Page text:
Non-typical white-tailed bucks are odd. That is exactly why they are called non-typicals. The 4 1/2 year old white-tailed buck featured in these photos was found dead, hit by a vehicle along a stretch of road in Milam County, Texas. By looking at the photos, it is easy to determine that the antlers on the buck are not typical, but what causes bucks to have such odd antler characteristics? Well, deciding on a specific reason for the presence of non-typical antlers is never straight forward because there can be several causes. A past injury, genetics, and the overall health of the deer can impact antler conformation. In addition, hormone levels are believed to contribute to large non-typical, palmated racks. The road-killed buck featured here has palmated G1s and could have had more, but it is difficult to determine since portions of it’s antlers where broken off during the accident.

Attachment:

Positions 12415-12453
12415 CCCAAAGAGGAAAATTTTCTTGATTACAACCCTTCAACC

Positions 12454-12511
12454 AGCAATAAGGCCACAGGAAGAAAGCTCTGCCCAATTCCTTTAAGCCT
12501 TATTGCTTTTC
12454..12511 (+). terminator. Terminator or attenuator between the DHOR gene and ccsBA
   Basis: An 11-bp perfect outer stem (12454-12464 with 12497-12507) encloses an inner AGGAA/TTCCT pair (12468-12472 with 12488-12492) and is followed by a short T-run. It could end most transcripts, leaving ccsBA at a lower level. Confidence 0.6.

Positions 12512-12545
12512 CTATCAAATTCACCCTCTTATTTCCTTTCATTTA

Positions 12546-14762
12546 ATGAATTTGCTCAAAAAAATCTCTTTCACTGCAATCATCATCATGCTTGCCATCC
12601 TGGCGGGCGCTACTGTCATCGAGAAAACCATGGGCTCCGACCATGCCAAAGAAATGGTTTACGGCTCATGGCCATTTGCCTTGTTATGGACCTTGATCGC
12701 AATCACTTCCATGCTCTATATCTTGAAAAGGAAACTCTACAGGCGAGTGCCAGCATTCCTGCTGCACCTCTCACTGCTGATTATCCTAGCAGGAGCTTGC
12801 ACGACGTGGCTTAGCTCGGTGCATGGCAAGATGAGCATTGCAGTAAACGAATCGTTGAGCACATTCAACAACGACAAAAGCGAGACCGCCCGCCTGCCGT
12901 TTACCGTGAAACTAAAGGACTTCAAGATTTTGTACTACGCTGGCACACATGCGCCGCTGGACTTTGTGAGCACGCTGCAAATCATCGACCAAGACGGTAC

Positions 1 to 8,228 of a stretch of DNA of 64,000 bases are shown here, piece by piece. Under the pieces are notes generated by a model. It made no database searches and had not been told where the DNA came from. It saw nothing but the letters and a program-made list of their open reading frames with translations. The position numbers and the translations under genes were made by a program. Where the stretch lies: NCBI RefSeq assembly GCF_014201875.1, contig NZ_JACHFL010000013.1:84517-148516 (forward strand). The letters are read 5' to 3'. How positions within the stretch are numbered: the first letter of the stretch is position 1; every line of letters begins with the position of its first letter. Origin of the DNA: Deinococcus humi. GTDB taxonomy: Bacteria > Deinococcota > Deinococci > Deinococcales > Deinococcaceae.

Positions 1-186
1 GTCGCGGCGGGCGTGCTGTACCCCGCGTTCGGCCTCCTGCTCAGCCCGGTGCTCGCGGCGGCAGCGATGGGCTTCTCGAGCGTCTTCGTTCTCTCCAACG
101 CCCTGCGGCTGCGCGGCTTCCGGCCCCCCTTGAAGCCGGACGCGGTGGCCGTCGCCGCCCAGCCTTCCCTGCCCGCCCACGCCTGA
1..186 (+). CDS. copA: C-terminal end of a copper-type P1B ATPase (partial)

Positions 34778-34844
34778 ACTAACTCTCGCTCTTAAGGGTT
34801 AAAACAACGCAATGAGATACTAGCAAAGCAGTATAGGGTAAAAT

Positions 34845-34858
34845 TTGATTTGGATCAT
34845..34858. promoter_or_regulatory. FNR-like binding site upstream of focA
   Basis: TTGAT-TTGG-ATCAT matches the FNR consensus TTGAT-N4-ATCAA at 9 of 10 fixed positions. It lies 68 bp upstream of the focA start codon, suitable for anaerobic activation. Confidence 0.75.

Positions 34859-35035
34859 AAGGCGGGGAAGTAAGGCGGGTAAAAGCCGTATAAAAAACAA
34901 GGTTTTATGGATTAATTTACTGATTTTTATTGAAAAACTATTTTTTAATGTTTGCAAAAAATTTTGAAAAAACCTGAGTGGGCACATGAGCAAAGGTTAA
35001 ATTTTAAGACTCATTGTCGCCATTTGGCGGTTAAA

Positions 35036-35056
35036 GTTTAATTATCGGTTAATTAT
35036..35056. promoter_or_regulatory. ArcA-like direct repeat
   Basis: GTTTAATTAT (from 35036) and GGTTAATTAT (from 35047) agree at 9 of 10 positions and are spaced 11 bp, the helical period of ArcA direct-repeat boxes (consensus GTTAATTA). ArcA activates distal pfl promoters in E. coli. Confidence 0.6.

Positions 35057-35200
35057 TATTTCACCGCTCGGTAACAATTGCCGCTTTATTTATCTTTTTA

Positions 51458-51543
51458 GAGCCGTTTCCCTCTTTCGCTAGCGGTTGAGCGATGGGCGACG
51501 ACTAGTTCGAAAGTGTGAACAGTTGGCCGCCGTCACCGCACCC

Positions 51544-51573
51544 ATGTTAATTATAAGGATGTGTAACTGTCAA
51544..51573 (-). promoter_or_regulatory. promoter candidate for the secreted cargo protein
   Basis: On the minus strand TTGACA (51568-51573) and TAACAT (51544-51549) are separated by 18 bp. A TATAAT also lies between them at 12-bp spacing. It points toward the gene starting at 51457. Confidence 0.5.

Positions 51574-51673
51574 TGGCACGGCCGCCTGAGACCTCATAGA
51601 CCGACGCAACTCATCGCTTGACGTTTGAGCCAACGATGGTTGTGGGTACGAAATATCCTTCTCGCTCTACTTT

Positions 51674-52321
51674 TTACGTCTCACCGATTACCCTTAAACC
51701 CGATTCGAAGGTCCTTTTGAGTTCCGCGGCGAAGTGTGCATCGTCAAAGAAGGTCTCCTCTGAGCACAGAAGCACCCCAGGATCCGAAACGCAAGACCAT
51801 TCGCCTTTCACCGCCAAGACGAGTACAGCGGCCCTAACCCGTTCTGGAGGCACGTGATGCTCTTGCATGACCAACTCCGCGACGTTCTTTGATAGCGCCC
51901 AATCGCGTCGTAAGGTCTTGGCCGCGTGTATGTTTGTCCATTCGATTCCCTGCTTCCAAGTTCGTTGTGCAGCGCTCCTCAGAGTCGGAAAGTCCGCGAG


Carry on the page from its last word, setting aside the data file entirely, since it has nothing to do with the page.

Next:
Which one of the factors is to blame for the deer’s odd antlers? I do not know, but I know that unusual circumstances such as internal injuries or even the drastic reduction of a buck’s food supply can prevent a white-tailed buck from properly metabolizing its food. The result could be the production of non-typical antlers, including palmation. So the next time you see a big non-typical buck, realize that the animal has likely had some kind of virus, illness, or injury. Bucks injured during a fight or otherwise can exhibit non-typical antler growth, even in subsequent years although the buck continues to grow new antlers. It’s odd.